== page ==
Pocket Microscope Mini 60x LED UV Light Jewelry Magnifier Loupe Glass #H028#

measure wheel, galileo binoculars

Optolong 1.25

Observing distance(full dark environment: 6x(small lens), 2.5x(big lens). Surface quality: Metal alloy + rosewood handle.. Distance  measurement. Oc1020. Application : Led color temperature: Waterproof, optical film coated, bak4 prism, wide angle. 1080p camera microscope. 50hz / 60hz option. M4 brass locking screws. Plano convex lens collimation. Place of original : 

Sndway Distance Meter

Yjm-20-60. 373*148*35mm. Ruler metal. Wholesale scope  camera. Cree 20mm lens. Hdmi vga digital industry video microscope camera. Gaas focus lens. Wholesale telescope usb. : bak4. Zm45b1 2307-144. Kitee line. Obj. lens diameter (mm): -20~+60 degree. 0.85kg. 

Yellow Fluorescent

About 55-75. Standard 1.25 inch. 56*24mm. Ao2009. 60 led bulbs. Horizontal water column: Frame speed: Nv2-oto. Calibration slide. High magnification binoculars. Wrinkle removing,therapy,photon,face massage. 

Galileo Magnifiers

11*7.5*4.5cm. 8 white light led (with controller on usb cable). Scope travel. Us, eu. Wholesale canon 20x50 binoculars. Wholesale lcd microscope. Microscope mobile caliper. Mode number: Diagonal mirror: White glass. Close inspection of items like stamps. #jci-6.3. Weight(g): Abs + magnifier glass. Objective focal length: 115*52*32.5. Ip67.. Digital hands. watch. 


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The Ancient World

met-greekroman-art:
“ Marble relief with a dancing maenad by Kallimachos, Greek and Roman Art
Medium: Marble, Pentelic
Fletcher Fund, 1935 Metropolitan Museum of Art, New York, NY
http://www.metmuseum.org/art/collection/search/253483
”
Roman, ca. 27...

met-greekroman-art:

Marble relief with a dancing maenad by Kallimachos, Greek and Roman Art

Medium: Marble, Pentelic

Fletcher Fund, 1935 Metropolitan Museum of Art, New York, NY

http://www.metmuseum.org/art/collection/search/253483

Roman, ca. 27 B.C–A.D. 14

Copy of a Greek relief of ca. 425–400 B.C. attributed to Kallimachos

Maenads were mythical women inspired by the god of wine, Dionysos, to abandon their homes and families and roam the mountains and forests, singing and dancing in a state of ecstatic frenzy.

This figure, wearing an ivy wreath and carrying a thyrsos (fennel stalk) bedecked with ivy leaves and berries, moves forward, trancelike, her drapery swirling about her.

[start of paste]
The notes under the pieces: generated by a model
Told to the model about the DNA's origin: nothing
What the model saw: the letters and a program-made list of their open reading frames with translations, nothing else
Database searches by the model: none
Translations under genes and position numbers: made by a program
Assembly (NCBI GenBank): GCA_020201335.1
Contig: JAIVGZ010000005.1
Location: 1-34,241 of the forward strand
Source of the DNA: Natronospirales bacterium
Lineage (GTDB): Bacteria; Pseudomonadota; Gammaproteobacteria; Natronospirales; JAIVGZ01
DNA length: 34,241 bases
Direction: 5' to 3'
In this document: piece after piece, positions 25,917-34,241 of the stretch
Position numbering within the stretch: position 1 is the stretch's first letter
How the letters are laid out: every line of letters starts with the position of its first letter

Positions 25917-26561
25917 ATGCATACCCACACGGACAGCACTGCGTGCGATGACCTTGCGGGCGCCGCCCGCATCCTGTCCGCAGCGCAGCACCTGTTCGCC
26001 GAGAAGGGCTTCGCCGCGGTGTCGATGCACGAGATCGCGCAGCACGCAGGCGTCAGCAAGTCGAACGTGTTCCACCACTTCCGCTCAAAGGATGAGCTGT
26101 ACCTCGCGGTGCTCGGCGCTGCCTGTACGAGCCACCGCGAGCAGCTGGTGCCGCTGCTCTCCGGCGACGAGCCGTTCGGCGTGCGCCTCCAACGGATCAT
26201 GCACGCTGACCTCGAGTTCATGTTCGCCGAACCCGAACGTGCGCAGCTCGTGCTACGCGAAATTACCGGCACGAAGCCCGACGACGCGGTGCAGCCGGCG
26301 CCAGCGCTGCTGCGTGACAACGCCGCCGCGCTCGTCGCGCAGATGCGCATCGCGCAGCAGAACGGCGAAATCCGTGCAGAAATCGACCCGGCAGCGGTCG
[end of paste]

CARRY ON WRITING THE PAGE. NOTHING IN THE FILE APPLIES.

She was copied from a famous relief of dancing maenads dated to the late fifth century B.C., when Euripides portrayed the manic devotées of Dionysos in his play the Bacchae.

qualis est vobis animus remota
luce cum maestus sibi quisque sensit
obrutum tota caput esse terra?

Seneca

What is your soul like, with the light removed,

when each feels themselves

buried beneath the whole of earth? 

(via labentiasidera)

gemma-antiqua:
“Nubian gold rosette diadem, dating to the reign Talakhamani, of the Napatan period, or 435-431 BCE. Found in the Museum of Fine Arts, Boston.
”

gemma-antiqua:

Nubian gold rosette diadem, dating to the reign Talakhamani, of the Napatan period, or 435-431 BCE. Found in the Museum of Fine Arts, Boston.

(Source: mfa.org)

archaicwonder:

Greek Gold ‘Pontic Aristocratic’ Diadem, Late 4th-Late 3rd Century BC

A gold diadem consisting of a twisted rope border with a series of heart shaped scrolls with applied acanthus leaves and flowers with gold wire detail and tear drop shaped settings with blue enamel, flowers recessed for red enamel inlay; central wire motif in the form of a Hercules knot with applied flowers and acanthus leaves with tear drop shaped setting with blue enamel; in the center an amethyst cameo with the bust of a woman wearing a diadem and robes held at the shoulder by a brooch; one small flower element present but detached.

Keep reading

(Source: timelineauctions.com, via gemma-antiqua)

gemma-antiqua:
“Nubian necklace with gold pendants of human and ram heads, spaced with carnelian beads. The necklace dates to 270 BCE - 320 CE and is currently located in the Museum of Fine Arts, Boston. Source: Jewelry History.
”

gemma-antiqua:

Nubian necklace with gold pendants of human and ram heads, spaced with carnelian beads. The necklace dates to 270 BCE - 320 CE and is currently located in the Museum of Fine Arts, Boston. Source: Jewelry History.